(Side note for my right-wing evangelical friends. Arguments that decry “advancing the homosexual agenda” don’t fly here either. It’s reprehensible for government-funded public education institutions to indoctrinate school children with a radical agenda on sexuality. But in the military question we’re talking about adults who have made their own decisions – totally different issue.)

So, from an absolutist standpoint, I see no moral argument for excluding homosexuals from the military. I don’t think the government, or any of its entities should make such moral proclamations beyond defense of human life, liberty, and property. (Before you ask, yes, I’m still pro-life, an easily defensible position under the “life” portion of the aforementioned list.) I prefer a “don’t ask, don’t care” policy.

Having said that, I will note that there is a pragmatic argument to be made in defense of any number of military policies with which I might disagree. The proper role of the military derives from the proper role of government (or a democratic government anyway), the collective defense of individual rights. To this end, the military has the burden laid on it to field an effective fighting force. If standing on a morality-neutral position of inclusion makes that mission more difficult to accomplish because of social norms, then that position must be abandoned. The military must accomplish its primary mission first.

Now, I don’t mean this to indicate that I believe that abandoning the prohibition of homosexuals in the military would make recruitment or fielding an effective fighting force harder. It seems that social norms are changing. The younger generation is caring a bit less about sexual orientation. I suspect that a policy change towards “don’t ask, don’t care” will probably have less overall impact than the generals think.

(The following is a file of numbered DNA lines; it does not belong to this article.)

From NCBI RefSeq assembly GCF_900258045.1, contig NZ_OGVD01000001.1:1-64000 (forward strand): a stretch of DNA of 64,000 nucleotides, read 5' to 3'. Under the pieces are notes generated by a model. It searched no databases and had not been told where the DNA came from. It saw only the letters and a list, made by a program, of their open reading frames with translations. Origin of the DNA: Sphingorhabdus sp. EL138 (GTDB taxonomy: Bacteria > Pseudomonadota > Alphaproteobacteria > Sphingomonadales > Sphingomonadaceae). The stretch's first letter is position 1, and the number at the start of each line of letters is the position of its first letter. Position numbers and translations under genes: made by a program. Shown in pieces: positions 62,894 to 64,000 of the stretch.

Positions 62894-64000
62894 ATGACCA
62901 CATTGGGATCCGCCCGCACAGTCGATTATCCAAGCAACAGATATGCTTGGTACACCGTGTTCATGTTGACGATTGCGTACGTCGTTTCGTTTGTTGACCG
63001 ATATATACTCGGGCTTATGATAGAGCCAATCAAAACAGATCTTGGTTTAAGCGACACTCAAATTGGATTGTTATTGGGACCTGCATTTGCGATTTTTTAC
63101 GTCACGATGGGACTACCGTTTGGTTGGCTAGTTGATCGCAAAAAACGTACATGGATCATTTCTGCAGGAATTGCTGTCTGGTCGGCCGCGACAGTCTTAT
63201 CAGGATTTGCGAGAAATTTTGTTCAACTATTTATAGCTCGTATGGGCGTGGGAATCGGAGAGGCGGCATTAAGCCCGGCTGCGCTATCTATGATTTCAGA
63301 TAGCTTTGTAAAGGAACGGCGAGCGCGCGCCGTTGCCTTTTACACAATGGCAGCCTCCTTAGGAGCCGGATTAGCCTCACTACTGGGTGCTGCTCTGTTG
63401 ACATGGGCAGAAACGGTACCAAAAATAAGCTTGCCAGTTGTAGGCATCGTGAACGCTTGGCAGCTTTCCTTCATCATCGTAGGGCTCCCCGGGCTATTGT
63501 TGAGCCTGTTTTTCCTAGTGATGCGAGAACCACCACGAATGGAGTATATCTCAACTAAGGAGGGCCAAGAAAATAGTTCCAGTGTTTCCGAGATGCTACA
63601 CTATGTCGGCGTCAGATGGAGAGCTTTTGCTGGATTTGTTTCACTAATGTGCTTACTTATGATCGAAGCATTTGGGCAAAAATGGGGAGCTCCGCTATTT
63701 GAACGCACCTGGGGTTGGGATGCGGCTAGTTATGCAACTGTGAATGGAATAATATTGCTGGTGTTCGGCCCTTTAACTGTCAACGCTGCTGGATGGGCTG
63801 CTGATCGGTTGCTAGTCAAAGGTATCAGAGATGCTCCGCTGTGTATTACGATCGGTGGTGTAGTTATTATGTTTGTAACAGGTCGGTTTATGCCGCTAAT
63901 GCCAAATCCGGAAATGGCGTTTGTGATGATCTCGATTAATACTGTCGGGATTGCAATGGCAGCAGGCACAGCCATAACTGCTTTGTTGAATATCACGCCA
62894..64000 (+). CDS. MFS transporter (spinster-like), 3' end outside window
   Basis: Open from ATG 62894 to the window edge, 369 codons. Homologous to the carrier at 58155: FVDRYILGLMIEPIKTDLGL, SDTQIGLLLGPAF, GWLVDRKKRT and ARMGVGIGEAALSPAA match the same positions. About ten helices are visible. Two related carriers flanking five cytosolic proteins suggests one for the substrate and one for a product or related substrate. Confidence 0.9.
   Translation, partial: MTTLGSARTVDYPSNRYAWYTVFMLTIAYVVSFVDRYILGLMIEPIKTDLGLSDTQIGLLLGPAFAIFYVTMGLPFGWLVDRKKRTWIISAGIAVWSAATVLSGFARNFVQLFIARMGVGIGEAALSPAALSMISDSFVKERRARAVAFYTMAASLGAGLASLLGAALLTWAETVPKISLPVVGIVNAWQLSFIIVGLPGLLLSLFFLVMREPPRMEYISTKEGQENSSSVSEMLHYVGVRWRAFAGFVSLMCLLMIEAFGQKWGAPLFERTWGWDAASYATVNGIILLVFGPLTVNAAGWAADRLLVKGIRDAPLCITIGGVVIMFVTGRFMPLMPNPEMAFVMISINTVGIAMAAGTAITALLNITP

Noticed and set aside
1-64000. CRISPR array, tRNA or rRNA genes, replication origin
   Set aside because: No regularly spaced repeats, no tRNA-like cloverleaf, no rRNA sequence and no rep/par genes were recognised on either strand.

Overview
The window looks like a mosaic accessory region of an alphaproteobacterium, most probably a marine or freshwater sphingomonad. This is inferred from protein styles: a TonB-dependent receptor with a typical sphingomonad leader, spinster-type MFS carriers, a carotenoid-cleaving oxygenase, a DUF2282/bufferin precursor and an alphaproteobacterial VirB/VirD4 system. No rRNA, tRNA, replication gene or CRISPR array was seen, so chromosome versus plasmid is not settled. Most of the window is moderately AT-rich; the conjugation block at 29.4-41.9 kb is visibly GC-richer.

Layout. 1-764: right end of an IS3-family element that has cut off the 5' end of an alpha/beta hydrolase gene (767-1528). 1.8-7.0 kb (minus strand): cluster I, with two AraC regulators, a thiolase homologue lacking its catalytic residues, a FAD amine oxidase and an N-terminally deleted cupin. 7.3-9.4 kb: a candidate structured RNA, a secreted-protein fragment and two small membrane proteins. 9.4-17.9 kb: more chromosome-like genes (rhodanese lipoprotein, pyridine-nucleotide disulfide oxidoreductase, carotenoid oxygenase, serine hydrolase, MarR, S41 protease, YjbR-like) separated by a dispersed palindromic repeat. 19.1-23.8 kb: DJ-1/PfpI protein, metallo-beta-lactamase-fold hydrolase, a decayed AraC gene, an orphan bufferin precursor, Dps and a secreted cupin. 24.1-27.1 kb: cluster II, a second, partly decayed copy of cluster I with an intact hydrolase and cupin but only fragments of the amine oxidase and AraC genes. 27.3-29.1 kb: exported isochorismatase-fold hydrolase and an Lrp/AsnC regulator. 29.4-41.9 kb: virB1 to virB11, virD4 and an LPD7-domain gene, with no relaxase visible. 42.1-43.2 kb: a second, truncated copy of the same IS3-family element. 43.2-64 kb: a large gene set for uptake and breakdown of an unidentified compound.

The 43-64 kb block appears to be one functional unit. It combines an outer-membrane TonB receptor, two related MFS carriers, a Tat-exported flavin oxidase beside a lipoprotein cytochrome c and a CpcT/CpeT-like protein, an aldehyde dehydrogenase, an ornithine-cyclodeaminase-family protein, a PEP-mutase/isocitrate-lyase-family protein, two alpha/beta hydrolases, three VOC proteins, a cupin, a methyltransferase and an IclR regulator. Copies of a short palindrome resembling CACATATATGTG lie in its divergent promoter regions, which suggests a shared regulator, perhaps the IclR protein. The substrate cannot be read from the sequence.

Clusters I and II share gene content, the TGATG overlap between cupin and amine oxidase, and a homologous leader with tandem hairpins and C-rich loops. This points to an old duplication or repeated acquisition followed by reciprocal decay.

Then again, recent news would tend to throw cold water on my above conjectures. The Wikileaks scandal stems from a homosexual private (Bradley Manning) who was upset about the “don’t ask, don’t tell” policy and responded by leaking classified intelligence. Repealing the policy would open the door for, well, openness – and therefore greater social stigmatization (teasing, mocking, etc.). Do Manning’s actions give the military leadership more or less confidence that they can keep order and discipline once everything is out in the open? One wonders.

So the issue is a mess. Grandstanding will continue and arguments will fly back and forth. My guess is that the court system will push for resolution to the issue sooner than later – perhaps outlawing the current homosexual prohibition. This may well result in a “constitutional crisis” where the executive and judicial branches find themselves locked in a stalemate. It’s anybody’s guess what happens then.

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One Response to Don’t Ask, Don’t Tell – Some Considerations

  1. Robert Hagedorn says:

    Do a search: The First Scandal